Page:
We use grids daily. Sometimes we don’t recognise them as grids, such as in a carpark. Sometimes we label them with other names such as ‘cells’ when in a spreadsheet for example, or ‘apartments’ in a block of flats. Pixels in digital imagery work as a grid – keep enlarging any picture on a computer and it will eventually break down into its constituent grid of pixels.
Sometimes we call grids a framework, and as such they regularise and control experience. We have frameworks of laws, expanding seemingly endlessly, interacting one with another to provide a grid of social control measures. Grids impose order on the seemingly random. They impose order on us, we humans being the ultimate random factors, defying predictability, as election pollsters recently found.
The existence of grids however creates random effects, distorting and changing realities. Laws provide a grid to control us. Banking systems, tax systems all impose a grid of controls over the way we earn and use money. We like to challenge using concepts of ‘free will’ and saying when we don’t respond to rules that we are ‘square pegs in a round hole’. The English in particular have a history of disobedience, of finding ways to disobey social norms, rushing off to set up new countries, defying the boundary lines of social grids.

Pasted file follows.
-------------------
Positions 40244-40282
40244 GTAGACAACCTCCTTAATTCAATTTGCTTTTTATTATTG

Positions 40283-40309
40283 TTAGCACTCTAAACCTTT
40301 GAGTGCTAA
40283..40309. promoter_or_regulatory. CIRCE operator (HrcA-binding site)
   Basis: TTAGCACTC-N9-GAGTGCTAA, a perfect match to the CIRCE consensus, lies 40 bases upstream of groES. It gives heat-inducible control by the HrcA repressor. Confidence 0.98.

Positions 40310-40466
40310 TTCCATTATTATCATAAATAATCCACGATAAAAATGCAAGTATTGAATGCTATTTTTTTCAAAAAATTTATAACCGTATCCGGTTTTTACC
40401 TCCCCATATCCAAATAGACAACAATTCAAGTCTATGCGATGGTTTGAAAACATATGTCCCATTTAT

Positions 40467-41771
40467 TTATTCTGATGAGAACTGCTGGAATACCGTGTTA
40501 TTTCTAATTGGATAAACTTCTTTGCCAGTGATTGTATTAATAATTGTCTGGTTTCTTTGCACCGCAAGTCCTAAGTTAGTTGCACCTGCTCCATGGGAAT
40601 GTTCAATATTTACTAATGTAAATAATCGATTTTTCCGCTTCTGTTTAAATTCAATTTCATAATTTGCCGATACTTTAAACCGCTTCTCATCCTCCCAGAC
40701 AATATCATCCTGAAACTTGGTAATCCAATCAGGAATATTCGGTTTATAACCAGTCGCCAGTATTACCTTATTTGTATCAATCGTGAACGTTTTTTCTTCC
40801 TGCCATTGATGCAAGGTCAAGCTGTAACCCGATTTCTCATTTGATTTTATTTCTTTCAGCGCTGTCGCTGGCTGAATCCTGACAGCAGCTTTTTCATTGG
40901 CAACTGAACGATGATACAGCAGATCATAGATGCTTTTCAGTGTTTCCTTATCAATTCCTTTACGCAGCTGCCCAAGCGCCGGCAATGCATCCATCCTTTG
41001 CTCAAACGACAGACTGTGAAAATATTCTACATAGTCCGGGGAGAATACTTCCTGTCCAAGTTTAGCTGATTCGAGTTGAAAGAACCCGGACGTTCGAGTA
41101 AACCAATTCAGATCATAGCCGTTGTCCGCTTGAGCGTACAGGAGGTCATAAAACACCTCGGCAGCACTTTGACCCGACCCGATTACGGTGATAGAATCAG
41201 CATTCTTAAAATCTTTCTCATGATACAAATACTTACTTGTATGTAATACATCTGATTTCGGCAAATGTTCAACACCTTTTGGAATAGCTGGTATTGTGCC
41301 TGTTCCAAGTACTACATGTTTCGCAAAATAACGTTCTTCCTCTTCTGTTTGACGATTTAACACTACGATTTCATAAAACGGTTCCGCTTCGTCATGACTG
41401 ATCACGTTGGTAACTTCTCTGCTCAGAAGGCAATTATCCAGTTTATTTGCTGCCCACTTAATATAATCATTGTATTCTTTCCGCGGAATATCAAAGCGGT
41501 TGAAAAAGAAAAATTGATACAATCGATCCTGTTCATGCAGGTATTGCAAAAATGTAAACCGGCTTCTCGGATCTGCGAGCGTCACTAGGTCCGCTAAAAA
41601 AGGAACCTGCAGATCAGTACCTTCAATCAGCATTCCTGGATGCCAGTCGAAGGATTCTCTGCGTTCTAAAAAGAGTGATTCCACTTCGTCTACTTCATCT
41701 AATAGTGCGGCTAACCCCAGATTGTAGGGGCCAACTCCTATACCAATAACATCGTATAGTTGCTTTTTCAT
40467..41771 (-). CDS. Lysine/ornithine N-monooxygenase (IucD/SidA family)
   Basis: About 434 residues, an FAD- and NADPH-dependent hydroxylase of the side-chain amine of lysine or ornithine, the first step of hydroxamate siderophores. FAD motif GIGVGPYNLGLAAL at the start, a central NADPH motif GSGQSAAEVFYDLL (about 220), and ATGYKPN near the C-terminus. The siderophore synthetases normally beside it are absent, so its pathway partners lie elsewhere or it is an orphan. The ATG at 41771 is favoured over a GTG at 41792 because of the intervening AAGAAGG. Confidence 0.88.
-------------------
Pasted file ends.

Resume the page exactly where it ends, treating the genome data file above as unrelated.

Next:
Grids distort and change relationships, making new and unexpected relationships, directing lives down paths that are intended to be ordered and to serve societal need. Those who don’t like these controls try to live ‘off the grid’. In the arts this is characterised by movements such as the Brotherhood of Ruralists from the 1960 and 70’s, by William Morris and the craft movement defying the organisation and methods of the industrial revolution, by the Agitprop artists of early 20th Century Russia, ultimately forced into conformity by the communism they propagandised.
I use grids to show how they can break a reality and create a new one. I use them to explore and fragment the elements that make an image, forcing colour away from the lines of the image into a parallel existence. I use grids to play with the language of colour and composition.
I use the familiar, in this instance the Poppy from my own garden, I like the idea of something I have grown taking on further growth in an abstract world of ideas. A line is the path of a point through space, can follow an edge. An edge moving through space becomes a surface. Add colour and you add depth, a 3rd dimension. So my drawings and paintings play with the traditional illusions of reality we call pictures.
Sometimes it’s enough to ‘do my head in’ as the vernacular goes…
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